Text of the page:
6. Naturally motorola can't actually 'win' on this. If they succeeded in germany, apple/ms/etc. would appeal to a higher court, then a higher court, .... , then the EU. They EU would put things right, many years in the future. After many years of products like windows, iPhones, xboxes etc. being banned. MS/apple/etc would lose out massively in this scenario - which gives motorola huge power over them, which they can use to demand massive payments and access to any other company's patents. This is pretty obvious market abuse, hence the EU investigation.

    1. Keep Refrigerated

      Re: BAD news!

      First of all, let's just drop the pretense that this is at all about fairness and standardisation no matter who the patent holder is... it's about using regulation as a tool to beat up the competition, nothing more. A bit like Al Capone, the Winter Hill Gang or the Lucchese would use the police and FBI to damage rival gangs.

      Now with that out of the way, if Apple and Microsoft succeed here then it will be a Pyrrhic victory indeed... say goodbye to future SEPs and more format-wars and incompatibility.

      Essentially Apple and MS are doing what a corp does naturally, lobbying for regulations that favour them, lobby against regulations that harm them. That's why MS can force 5% POS on Android device vendors for their non-FRAND patents, but whine when asked to fork out 2.5% POS on FRAND patents (oh and I think most people would consider some of the patents Apple and MS hold to be 'essential' even though they are not offered on FRAND terms).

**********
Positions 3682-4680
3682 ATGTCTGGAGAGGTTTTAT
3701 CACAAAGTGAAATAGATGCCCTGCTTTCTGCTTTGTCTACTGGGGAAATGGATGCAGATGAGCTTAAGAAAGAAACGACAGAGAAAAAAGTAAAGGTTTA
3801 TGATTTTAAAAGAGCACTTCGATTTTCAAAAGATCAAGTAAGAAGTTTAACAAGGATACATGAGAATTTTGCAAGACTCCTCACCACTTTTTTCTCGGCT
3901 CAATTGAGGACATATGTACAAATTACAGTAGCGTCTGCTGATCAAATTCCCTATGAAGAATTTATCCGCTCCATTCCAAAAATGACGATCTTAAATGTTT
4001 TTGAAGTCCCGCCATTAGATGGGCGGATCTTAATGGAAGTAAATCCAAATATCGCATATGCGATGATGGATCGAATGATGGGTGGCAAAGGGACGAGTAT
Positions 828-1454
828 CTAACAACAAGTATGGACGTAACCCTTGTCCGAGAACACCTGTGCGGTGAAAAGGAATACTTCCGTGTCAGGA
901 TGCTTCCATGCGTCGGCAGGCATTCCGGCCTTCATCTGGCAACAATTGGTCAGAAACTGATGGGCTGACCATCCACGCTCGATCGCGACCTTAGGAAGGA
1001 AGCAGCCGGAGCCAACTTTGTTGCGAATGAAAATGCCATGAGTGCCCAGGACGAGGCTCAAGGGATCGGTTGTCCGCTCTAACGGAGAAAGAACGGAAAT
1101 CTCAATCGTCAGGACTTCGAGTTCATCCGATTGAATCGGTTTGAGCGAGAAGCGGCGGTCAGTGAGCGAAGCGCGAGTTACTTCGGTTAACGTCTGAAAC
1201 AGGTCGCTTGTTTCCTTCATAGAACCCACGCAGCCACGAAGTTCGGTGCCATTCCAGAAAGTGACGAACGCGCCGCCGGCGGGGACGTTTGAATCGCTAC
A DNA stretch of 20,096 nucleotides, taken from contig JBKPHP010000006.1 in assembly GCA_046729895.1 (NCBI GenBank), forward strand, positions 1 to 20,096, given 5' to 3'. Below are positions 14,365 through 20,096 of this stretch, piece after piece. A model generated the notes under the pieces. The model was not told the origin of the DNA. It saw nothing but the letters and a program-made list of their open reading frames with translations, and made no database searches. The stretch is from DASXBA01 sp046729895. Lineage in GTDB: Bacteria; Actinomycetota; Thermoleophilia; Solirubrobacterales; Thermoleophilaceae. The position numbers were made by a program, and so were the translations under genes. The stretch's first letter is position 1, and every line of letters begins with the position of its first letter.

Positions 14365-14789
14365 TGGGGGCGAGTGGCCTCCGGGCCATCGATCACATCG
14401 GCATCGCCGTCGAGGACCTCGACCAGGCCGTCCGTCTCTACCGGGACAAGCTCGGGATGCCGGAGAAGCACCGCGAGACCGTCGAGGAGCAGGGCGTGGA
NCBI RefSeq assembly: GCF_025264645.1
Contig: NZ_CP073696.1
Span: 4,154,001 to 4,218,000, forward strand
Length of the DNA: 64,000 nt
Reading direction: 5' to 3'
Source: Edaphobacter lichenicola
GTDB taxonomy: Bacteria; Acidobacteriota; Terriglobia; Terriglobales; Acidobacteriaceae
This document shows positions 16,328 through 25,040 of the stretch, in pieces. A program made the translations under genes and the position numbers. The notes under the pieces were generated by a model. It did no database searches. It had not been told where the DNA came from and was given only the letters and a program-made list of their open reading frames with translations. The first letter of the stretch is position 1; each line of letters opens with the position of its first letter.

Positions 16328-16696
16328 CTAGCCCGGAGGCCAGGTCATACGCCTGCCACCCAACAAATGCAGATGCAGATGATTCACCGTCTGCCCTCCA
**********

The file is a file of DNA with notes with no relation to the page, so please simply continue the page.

So, forgetting the SEP/non-SEP for a moment, essentially MS and apple are saying 2.5% POS charge is not fair, but 5% POS charge is fair (as long as they are the one's collecting)!

      With regards to Apple, rectangular shapes? Seem pretty standard design to me, works for TV's digital photo phrames, monitors and all sorts of other VDUs, but suddenly because it's a smart phone the rectangular shape needs to be protected? Or icon layout... FFS! I would say in any modern OS icons are pretty standard and essential.

      So the question should be, why aren't Apple and MS forced to offer some of these particular patents they hold as FRAND, since they cover things which are now pretty standard and pretty essential?

      Instead, what we have is Corp A and Corp B reserving the right to charge extortionately (cuz, y'know, we're not offering them as FRAND), but wailing about the less than extortionate price offered by Corp C, who long ago offered FRAND patents in order for the technology and market to standardise and thus progress.

      If companies with FRAND patents are going to be abused in such a way by those competing in the same market with non-FRAND patents, guess what's going to happen to the next generation of tech?